Deep learning has shown promising results on many machine learning tasks but DL models are often complex networks with large number of neurons and layers, and recently, complex layer structures known as building blocks. Finding the best deep model requires a combination of finding both the right architecture and the correct set of parameters appropriate for that architecture. In addition, this complexity (in terms of layer types, number of neurons, and number of layers) also present problems with generalization since larger networks are easier to overfit to the data. In this paper, we propose a search framework for finding effective architectural building blocks for convolutional neural networks (CNN). Our approach is much faster at finding models that are close to state-of-the-art in performance. In addition, the models discovered by our approach are also smaller than models discovered by similar techniques. We achieve these twin advantages by designing our search space in such a way that it searches over a reduced set of state-of-the-art building blocks for CNNs including residual block, inception block, inception-residual block, ResNeXt block and many others. We apply this technique to generate models for multiple image datasets and show that these models achieve performance comparable to state-of-the-art (and even surpassing the state-of-the-art in one case). We also show that learned models are transferable between datasets.
The current paradigm for using machine learning models on a device is to train a model in the cloud and perform inference using the trained model on the device. However, with the increasing number of smart devices and improved hardware, there is interest in performing model training on the device. Given this surge in interest, a comprehensive survey of the field from a device-agnostic perspective sets the stage for both understanding the state-of-the-art and for identifying open challenges and future avenues of research. Since on-device learning is an expansive field with connections to a large number of related topics in AI and machine learning (including online learning, model adaptation, one/few-shot learning, etc), covering such a large number of topics in a single survey is impractical. Instead, this survey finds a middle ground by reformulating the problem of on-device learning as resource constrained learning where the resources are compute and memory. This reformulation allows tools, techniques, and algorithms from a wide variety of research areas to be compared equitably. In addition to summarizing the state of the art, the survey also identifies a number of challenges and next steps for both the algorithmic and theoretical aspects of on-device learning.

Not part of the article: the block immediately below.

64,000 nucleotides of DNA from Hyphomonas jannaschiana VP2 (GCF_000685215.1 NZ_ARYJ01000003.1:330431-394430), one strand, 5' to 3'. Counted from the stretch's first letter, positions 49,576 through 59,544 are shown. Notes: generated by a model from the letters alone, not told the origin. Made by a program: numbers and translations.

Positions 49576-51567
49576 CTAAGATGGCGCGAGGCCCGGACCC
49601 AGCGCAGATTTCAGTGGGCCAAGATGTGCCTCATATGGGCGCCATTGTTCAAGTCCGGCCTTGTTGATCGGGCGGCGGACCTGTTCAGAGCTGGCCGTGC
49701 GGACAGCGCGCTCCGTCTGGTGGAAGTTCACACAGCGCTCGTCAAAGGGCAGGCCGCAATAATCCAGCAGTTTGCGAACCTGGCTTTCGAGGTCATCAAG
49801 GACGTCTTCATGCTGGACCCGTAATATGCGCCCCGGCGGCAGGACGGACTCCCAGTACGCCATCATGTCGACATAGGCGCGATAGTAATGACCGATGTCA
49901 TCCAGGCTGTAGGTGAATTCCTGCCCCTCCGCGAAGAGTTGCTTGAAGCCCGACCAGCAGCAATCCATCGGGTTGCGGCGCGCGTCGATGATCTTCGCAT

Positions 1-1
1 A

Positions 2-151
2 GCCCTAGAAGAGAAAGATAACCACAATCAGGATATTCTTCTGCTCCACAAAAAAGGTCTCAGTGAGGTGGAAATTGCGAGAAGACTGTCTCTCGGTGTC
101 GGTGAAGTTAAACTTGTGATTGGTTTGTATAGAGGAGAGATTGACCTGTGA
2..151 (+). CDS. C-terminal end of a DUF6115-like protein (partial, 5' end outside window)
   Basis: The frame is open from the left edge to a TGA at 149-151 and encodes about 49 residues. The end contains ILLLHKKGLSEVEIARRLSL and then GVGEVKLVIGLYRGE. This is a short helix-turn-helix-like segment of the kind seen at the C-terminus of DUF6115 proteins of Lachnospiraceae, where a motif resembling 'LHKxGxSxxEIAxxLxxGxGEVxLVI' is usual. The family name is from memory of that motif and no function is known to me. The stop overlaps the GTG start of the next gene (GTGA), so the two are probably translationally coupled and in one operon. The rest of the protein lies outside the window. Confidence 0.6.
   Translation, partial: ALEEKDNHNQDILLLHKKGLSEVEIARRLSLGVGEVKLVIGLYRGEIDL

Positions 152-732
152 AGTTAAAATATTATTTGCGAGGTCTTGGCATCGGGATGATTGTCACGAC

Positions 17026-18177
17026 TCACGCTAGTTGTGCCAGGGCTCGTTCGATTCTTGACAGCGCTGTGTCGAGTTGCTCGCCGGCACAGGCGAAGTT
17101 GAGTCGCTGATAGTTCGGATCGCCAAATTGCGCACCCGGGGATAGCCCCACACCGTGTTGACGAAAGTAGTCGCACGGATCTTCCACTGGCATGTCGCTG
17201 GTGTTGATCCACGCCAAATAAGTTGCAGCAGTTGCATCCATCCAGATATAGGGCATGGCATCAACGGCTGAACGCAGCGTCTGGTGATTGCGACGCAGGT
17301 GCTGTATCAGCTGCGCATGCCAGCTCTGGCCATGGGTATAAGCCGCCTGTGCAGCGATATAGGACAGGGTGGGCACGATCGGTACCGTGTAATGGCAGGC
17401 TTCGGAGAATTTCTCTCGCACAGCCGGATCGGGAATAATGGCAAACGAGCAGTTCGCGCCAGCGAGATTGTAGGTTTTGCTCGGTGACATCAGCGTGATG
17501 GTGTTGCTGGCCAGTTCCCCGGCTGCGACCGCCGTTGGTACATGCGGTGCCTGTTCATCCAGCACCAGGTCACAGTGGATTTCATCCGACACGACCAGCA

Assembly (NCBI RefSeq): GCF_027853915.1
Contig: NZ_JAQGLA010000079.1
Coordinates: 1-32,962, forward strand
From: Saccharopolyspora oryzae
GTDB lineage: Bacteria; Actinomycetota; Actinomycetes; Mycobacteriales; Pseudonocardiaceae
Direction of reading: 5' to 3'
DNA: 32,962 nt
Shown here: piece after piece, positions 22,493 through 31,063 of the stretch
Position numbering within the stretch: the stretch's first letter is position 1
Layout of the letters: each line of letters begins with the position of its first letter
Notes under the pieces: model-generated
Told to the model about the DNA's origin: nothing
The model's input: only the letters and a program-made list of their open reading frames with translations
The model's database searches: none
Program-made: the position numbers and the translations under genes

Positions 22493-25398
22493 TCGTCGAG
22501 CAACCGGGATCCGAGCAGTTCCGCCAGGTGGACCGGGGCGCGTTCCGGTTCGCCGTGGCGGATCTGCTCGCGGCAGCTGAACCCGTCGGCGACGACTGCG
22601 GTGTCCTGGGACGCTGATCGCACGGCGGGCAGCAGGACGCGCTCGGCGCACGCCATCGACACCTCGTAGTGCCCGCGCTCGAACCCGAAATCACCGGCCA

A fundamental issue for statistical classification models in a streaming environment is that the joint distribution between predictor and response variables changes over time (a phenomenon also known as concept drifts), such that their classification performance deteriorates dramatically. In this paper, we first present a hierarchical hypothesis testing (HHT) framework that can detect and also adapt to various concept drift types (e.g., recurrent or irregular, gradual or abrupt), even in the presence of imbalanced data labels. A novel concept drift detector, namely Hierarchical Linear Four Rates (HLFR), is implemented under the HHT framework thereafter. By substituting a widely-acknowledged retraining scheme with an adaptive training strategy, we further demonstrate that the concept drift adaptation capability of HLFR can be significantly boosted. The theoretical analysis on the Type-I and Type-II errors of HLFR is also performed. Experiments on both simulated and real-world datasets illustrate that our methods outperform state-of-the-art methods in terms of detection precision, detection delay as well as the adaptability across different concept drift types.